truth is, I am the mom.  I have been a great involved mom.  my son was always small.  I gave him milk shakes etc.  took him to the dr. at 17 and his growth plates were closed.  after blood work I found he was HGH deficient.  his growth stopped at 15 y/o.  he is 5.5.  I am 5.4. dad is 5'8".  I feel so guilty and haven't told him about the blood results.  would you be mad at your mom or relieved to know the reason why.  I cry every day over it.  

Not as involved as you think you were. Most of us who are short have to "learn to accept" it and deal with it, but very few of us would chose to be so if we knew ahead of time how society treats us. While I am comfortable with who I am now, if I found out that my mother's ignorance and inability to be proactive prevented me from being a few inches taller I would be livid.

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elpip_226
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Re: HGH deficit
post #9

If you're looking for sympathy, I don't think you're going to get it here. While a lot of the men on this board are successful, we would be lying through our teeth if we told you that most of us wouldn't be upset.

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gymshorts
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Re: HGH deficit
post #10

I'm so sorry that you cry about it.  You did not do this intentionally-- it was an oversight.  You did what you knew to do, and no less.  Please don't beat yourself up over it any longer. No parent is perfect; once we see our kids as adults being parents, we realize all the things we should have done or nor done, and we grieve, but we can't change the past.  Be proactive now.  Do everything you can think of to help him accept, deal with, and get past his lifelong handicap.  Love him, assure him, study the problem with him and help him to find all the best advice on how to cope with it.  Don't tell him what you found out-- not just yet at least. Keep it under wraps for now and wait until you have shown him that you want to help him deal with this issue effectively and prosper as a young man despite his noticeable disadvantage.  You will know when the time comes and then you can tell him.  He will always thank you for the time you invested in helping him NOW while he is still trying to establish himself in the world.  Read all you can about it.  Read Ralph Keyes's books.  Figure out what he is going through and live it with him if you can.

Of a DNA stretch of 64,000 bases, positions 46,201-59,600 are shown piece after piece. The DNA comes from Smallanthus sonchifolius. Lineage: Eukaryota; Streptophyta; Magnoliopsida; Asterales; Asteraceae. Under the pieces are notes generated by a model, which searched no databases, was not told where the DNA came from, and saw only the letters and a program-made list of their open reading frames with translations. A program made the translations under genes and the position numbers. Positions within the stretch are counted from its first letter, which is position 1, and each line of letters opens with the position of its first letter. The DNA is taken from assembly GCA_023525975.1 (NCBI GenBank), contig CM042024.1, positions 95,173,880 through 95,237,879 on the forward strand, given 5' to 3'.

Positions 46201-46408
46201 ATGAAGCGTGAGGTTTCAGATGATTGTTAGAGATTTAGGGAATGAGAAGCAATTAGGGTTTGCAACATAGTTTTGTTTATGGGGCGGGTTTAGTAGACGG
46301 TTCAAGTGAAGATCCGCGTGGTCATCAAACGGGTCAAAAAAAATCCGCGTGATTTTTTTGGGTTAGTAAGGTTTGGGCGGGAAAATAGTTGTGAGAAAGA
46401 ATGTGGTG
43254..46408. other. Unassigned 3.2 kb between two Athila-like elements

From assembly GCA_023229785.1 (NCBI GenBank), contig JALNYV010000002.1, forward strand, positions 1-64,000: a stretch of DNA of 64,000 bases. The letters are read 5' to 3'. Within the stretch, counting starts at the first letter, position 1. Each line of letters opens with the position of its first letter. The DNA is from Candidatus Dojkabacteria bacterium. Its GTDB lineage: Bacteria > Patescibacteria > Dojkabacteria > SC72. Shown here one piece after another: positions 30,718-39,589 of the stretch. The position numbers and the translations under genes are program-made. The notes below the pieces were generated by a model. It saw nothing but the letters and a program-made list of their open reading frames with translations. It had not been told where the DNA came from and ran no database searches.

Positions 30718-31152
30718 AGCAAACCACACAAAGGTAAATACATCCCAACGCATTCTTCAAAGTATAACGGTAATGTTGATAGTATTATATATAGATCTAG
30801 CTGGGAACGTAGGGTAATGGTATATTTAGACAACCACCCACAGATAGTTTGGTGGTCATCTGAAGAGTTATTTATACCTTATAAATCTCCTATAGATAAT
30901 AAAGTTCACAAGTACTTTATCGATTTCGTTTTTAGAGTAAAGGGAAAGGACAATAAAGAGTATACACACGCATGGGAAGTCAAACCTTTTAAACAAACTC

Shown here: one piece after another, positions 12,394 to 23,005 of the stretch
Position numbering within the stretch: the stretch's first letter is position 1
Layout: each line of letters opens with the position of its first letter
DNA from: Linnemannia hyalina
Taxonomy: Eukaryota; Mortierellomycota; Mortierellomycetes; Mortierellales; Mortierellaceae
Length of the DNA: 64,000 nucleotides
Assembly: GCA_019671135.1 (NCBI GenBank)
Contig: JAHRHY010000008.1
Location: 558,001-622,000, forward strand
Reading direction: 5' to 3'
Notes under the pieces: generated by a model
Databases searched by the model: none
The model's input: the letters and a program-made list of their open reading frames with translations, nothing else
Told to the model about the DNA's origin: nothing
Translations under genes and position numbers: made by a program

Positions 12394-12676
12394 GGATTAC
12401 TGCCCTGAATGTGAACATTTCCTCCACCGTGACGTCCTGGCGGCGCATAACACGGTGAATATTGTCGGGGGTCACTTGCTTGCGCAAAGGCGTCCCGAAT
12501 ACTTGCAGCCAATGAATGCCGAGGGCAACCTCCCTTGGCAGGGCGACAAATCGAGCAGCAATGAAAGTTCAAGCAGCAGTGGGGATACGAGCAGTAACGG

Try this on for comparison: my mother did things during her pregnancy with me that stunted my growth. She did them because she was childish, willful, and ignorant. She didn't intend to harm an unborn baby, but did foolish things that did.  When I was a tender 16-18 years old, and fretting about my lack of size, she was of no help to me at all-- she said silly, stupid things that only made it far worse. Till the day she died, she never reflected how much it hurt me and damaged my self-esteem.  Now, many tears and many years later, I am viewed by the people around me as a successful, influential, accomplished man who has appeared on TV and in newspapers a number of times because of my talents, and to all of them my height of 5'4" is of no import.  My mother had no part in helping me do that-- I owe that to my friends, my wife, and my most of all my faith in my Savior.     

Be the mom I didn't have.